Skin in the Game

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The term having “skin in the game” is quite versatile and is used in business, finance, politics, sports, and of course the gaming industry. The message it delivers is quite clear, namely that someone is making a commitment to something and is putting up something of value to solidify that commitment. If taken literally, one might conjure up thoughts of barbarism, but in proving the accuracy of the phrase, there would be little chance of finding anyone willing to give up on something so quickly if they had their own skin literally at stake. Encyclopedic references are unable to determine the origin of the term however; it is used quite widely in business and often, but erroneously, attributed to famed investor, Warren Buffet.

Another euphemistic variation of the term is “pound of flesh,” the origin of which is often attributed to William Shakespeare and relates to a possible consequence should one with skin in the game find himself on the short side of the ledger. As any non-native English speaker would attest, the English language is wrought with complexities weighted with cultural and regional influences, and these continue to evolve in lock step with American cultural changes. Examples are found in the range of accents one would encounter from people in areas like Brooklyn, NY, or Boston, MA, or Chicago, IL or Charleston, SC, or New Orleans, LA. Words and phrases spoken in those regions not only sound different, but could very well have different meanings altogether.

The dictionary defines words as units of language; a principal carrier of meaning. When someone uses the phrase he has skin in the game, in today’s culture he is communicating seriousness or perhaps even a sense of bravado towards the issue at hand, and he is not to be taken lightly. A web search of the phrase results in approximately 17,000,000 instances.

If one were to examine the second noun in the phrase he might wonder what game is being referenced. This would infer the existence of a situation where there would be a winner or a loser; a profit or a loss; or a success or a failure as an outcome. The item at stake of course would be something of value; theoretically, one’s skin. With the millions of instances of the phrase being referenced worldwide, its meaning should be understood fairly consistently across cultural and regional boundaries.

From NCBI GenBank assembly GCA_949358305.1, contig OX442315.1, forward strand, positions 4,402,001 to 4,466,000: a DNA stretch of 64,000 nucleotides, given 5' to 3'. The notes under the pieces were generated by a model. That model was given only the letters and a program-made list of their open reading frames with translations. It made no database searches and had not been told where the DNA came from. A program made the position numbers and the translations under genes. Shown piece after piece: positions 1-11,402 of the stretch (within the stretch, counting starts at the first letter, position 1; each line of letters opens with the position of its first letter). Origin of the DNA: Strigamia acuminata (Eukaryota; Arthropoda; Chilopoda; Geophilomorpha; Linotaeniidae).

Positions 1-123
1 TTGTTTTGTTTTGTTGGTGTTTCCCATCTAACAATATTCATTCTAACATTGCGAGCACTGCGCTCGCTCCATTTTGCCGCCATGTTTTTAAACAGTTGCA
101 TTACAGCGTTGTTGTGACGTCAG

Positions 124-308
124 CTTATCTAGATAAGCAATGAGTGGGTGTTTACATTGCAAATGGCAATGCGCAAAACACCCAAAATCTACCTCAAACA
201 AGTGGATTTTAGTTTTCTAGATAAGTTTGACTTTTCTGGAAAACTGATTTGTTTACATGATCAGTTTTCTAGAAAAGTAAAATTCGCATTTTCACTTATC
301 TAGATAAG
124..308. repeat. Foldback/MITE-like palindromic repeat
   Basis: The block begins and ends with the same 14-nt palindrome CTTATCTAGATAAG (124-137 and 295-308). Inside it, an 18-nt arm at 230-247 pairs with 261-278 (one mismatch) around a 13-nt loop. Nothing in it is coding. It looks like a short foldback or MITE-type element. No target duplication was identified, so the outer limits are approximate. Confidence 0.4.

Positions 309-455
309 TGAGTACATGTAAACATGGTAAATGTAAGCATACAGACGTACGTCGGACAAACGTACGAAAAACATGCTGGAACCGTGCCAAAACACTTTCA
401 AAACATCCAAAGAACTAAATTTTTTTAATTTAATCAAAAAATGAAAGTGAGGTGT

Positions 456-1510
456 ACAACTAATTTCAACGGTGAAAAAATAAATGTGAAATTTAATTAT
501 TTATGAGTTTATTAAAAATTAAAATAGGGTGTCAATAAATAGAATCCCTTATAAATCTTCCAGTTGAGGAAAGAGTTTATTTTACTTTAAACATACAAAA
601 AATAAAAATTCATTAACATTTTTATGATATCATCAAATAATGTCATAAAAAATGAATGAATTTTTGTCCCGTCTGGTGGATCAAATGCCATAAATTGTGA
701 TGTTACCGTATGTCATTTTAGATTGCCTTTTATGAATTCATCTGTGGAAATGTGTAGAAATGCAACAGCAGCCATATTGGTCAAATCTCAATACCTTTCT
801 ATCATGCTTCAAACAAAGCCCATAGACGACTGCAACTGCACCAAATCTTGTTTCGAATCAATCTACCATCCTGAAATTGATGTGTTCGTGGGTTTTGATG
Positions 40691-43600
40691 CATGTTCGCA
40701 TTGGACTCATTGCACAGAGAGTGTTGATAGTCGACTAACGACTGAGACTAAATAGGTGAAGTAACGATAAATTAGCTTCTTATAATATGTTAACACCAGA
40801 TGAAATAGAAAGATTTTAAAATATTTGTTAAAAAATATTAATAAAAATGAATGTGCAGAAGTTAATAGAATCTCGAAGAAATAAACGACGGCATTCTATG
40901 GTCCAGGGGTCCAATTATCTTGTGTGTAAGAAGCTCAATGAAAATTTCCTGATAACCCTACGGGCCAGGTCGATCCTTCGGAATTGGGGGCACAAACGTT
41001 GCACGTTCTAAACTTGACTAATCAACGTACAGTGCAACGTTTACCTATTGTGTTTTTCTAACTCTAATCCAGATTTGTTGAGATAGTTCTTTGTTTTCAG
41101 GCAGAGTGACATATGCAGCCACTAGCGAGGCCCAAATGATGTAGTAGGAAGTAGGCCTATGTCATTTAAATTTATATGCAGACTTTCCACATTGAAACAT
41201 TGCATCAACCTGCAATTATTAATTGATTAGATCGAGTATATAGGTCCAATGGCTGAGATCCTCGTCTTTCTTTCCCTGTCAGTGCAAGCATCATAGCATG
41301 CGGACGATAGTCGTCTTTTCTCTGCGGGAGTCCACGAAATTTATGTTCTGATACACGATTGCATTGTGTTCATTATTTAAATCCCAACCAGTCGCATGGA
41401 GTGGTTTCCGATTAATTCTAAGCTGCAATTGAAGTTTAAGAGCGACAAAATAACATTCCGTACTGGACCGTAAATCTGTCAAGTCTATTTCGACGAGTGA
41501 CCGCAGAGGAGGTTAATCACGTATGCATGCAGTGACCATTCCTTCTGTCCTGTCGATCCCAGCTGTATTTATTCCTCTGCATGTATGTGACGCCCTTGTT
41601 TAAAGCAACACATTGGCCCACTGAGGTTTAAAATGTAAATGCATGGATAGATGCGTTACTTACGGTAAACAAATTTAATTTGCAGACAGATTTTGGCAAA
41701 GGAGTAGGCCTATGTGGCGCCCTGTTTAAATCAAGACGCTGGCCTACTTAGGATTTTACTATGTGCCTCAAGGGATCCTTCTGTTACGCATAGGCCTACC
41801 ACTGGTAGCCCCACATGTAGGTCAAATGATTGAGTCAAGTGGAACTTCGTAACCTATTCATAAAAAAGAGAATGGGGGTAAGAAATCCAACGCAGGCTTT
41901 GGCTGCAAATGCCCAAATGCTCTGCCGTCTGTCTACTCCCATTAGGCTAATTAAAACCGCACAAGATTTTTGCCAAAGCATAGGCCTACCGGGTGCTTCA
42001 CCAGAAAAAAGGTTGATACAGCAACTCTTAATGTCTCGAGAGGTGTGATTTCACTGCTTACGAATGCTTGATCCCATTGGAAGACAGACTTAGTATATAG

Other examples of the phrase deserving consideration would be one’s emotional investment in a relationship. It could be successfully argued that a person’s emotions towards their spouse would be considered the skin while the marriage is equated with the game. An airline pilot has his skin in the game to safely land the plane whereas the pilot of a drone aircraft would have no skin in the game. Politicians confront skin-in-the-game situations on a regular basis. They must faithfully represent their constituents or suffer the loss of credibility, political capital, and possibly their chances of being re-elected.

Speech and the manner in which people express themselves are always changing and people are always looking for ways to improve communication; to be better understood. To say that one has skin in the game conveys what may often be a very complex message while using the fewest words.

By Mark Politi

New York Times
Securities and Exchange Commission

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